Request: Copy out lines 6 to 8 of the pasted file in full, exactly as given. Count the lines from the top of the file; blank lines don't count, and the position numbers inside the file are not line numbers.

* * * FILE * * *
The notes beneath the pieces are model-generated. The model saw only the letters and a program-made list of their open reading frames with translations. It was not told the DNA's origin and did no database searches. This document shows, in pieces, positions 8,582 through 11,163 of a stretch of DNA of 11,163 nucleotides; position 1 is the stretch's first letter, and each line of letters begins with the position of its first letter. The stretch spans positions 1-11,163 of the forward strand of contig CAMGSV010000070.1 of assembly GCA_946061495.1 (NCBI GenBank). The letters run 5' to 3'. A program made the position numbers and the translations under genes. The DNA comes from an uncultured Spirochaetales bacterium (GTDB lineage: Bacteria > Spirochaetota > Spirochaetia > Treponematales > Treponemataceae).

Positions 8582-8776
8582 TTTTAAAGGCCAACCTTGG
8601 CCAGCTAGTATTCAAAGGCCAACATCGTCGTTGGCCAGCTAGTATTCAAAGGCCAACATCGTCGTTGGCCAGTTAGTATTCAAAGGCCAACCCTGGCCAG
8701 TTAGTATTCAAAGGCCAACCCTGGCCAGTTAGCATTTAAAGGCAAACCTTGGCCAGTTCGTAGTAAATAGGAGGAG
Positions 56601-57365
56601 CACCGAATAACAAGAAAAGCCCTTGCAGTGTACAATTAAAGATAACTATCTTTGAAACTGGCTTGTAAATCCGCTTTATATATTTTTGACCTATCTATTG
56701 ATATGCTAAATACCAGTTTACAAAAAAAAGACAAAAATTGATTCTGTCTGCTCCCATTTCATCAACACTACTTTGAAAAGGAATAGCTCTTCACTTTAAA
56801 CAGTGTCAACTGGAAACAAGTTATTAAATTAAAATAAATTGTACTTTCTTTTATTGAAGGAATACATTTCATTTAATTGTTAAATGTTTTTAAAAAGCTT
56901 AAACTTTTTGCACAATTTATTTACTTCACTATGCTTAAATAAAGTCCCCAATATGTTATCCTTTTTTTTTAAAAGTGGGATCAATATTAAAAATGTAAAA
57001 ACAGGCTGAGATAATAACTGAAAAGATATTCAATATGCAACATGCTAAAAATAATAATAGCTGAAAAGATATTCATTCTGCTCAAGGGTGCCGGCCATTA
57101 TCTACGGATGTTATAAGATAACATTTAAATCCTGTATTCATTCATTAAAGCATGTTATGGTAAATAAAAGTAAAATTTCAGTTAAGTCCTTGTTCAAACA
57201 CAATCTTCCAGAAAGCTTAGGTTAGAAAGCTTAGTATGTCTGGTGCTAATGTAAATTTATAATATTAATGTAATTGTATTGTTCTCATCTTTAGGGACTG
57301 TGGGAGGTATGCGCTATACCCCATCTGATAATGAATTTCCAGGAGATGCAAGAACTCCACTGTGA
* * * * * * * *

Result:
Positions 56601-57365
56601 CACCGAATAACAAGAAAAGCCCTTGCAGTGTACAATTAAAGATAACTATCTTTGAAACTGGCTTGTAAATCCGCTTTATATATTTTTGACCTATCTATTG
56701 ATATGCTAAATACCAGTTTACAAAAAAAAGACAAAAATTGATTCTGTCTGCTCCCATTTCATCAACACTACTTTGAAAAGGAATAGCTCTTCACTTTAAA